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Rapidly Mixing Gibbs Sampling for a Class of Factor Graphs Using Hierarchy Width
Christopher M De Sa · Ce Zhang · Kunle Olukotun · Christopher Ré

Tue Dec 08 04:00 PM -- 08:59 PM (PST) @ 210 C #47 #None

Gibbs sampling on factor graphs is a widely used inference technique, which often produces good empirical results. Theoretical guarantees for its performance are weak: even for tree structured graphs, the mixing time of Gibbs may be exponential in the number of variables. To help understand the behavior of Gibbs sampling, we introduce a new (hyper)graph property, called hierarchy width. We show that under suitable conditions on the weights, bounded hierarchy width ensures polynomial mixing time. Our study of hierarchy width is in part motivated by a class of factor graph templates, hierarchical templates, which have bounded hierarchy width—regardless of the data used to instantiate them. We demonstrate a rich application from natural language processing in which Gibbs sampling provably mixes rapidly and achieves accuracy that exceeds human volunteers.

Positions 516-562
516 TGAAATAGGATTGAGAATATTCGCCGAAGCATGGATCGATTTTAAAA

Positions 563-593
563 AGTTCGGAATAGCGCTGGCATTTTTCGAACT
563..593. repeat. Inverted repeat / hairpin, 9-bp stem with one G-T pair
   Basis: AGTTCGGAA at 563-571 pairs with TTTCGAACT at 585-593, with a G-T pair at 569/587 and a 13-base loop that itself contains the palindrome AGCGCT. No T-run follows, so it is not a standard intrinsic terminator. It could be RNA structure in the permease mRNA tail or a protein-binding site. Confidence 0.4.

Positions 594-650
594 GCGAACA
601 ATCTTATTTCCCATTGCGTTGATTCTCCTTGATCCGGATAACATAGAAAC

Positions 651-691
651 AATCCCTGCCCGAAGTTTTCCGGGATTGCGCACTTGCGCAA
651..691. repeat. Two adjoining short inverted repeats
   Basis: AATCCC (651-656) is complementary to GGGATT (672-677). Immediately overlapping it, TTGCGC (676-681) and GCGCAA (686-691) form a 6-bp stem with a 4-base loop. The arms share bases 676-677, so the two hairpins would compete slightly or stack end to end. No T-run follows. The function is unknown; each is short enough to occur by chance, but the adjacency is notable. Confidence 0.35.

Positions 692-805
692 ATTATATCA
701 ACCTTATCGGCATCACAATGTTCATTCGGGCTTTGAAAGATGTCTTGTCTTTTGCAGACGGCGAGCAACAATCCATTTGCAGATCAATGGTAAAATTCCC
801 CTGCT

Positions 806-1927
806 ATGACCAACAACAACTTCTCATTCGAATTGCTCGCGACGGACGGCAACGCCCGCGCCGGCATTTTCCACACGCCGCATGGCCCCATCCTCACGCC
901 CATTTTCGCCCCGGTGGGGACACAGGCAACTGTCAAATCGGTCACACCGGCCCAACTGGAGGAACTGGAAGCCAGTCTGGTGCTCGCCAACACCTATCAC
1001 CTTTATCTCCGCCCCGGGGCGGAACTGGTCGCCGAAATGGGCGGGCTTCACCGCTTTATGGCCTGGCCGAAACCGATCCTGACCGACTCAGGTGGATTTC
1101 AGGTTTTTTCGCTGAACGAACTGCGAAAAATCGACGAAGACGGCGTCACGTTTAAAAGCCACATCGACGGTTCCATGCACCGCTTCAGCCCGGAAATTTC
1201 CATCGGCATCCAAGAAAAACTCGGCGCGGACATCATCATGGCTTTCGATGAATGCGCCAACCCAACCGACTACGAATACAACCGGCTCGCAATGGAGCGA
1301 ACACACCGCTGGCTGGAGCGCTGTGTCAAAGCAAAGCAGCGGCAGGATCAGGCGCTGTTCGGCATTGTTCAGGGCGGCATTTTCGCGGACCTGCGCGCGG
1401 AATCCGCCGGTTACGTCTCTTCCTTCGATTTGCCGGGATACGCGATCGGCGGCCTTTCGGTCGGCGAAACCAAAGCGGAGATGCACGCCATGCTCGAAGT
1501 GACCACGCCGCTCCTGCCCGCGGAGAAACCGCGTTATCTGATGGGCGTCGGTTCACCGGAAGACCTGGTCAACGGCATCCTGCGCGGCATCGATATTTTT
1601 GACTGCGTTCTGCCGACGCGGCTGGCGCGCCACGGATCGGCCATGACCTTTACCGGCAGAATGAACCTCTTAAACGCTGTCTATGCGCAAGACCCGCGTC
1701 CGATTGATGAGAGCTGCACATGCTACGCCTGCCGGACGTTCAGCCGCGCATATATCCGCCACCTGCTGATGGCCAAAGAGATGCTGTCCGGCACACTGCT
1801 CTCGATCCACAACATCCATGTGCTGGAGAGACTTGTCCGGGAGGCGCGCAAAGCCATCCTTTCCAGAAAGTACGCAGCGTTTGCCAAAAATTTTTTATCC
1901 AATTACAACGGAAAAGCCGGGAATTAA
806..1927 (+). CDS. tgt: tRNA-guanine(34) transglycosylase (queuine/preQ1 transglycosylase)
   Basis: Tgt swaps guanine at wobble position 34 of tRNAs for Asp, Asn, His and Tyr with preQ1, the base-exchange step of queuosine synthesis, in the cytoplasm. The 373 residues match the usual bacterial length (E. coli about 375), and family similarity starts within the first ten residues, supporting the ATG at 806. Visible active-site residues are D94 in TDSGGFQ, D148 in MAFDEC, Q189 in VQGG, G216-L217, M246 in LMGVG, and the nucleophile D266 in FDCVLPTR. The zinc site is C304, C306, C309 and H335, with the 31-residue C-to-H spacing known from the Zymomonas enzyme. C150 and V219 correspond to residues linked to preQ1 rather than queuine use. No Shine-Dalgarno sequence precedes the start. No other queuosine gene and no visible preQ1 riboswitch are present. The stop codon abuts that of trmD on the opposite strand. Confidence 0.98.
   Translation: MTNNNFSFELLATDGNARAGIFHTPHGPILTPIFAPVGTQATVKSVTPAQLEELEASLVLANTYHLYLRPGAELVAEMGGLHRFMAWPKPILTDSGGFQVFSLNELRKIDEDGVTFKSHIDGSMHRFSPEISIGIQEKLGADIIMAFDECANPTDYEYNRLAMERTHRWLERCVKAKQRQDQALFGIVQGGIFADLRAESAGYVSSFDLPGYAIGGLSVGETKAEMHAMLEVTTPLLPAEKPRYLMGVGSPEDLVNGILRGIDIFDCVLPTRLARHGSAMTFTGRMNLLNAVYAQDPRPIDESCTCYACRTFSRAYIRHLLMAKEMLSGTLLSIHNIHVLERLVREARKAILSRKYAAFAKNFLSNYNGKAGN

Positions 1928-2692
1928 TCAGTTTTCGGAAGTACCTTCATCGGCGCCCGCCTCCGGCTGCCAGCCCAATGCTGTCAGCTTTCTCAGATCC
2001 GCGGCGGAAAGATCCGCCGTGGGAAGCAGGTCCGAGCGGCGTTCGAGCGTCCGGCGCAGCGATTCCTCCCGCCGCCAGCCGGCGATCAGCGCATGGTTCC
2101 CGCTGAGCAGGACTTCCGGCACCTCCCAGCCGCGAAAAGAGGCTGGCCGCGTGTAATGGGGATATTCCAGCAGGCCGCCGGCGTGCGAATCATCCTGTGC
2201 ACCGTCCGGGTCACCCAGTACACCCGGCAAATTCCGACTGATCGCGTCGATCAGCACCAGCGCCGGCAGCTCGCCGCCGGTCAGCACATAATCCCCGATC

Author Information

Christopher M De Sa (Stanford)
Ce Zhang (Wisconsin)
Kunle Olukotun (Stanford)

Kunle Olukotun is the Cadence Design Professor of Electrical Engineering and Computer Science at Stanford University. Olukotun is well known as a pioneer in multicore processor design and the leader of the Stanford Hydra chip multipocessor (CMP) research project. Olukotun founded Afara Websystems to develop high-throughput, low-power multicore processors for server systems. The Afara multicore processor, called Niagara, was acquired by Sun Microsystems. Niagara derived processors now power all Oracle SPARC-based servers. Olukotun currently directs the Stanford Pervasive Parallelism Lab (PPL), which seeks to proliferate the use of heterogeneous parallelism in all application areas using Domain Specific Languages (DSLs). Olukotun is a member of the Data Analytics for What’s Next (DAWN) Lab which is developing infrastructure for usable machine learning. Olukotun is an ACM Fellow and IEEE Fellow for contributions to multiprocessors on a chip and multi-threaded processor design and is the recipient of of the 2018 IEEE Harry H. Goode Memorial Award. Olukotun received his Ph.D. in Computer Engineering from The University of Michigan.

Chris Ré (Stanford)

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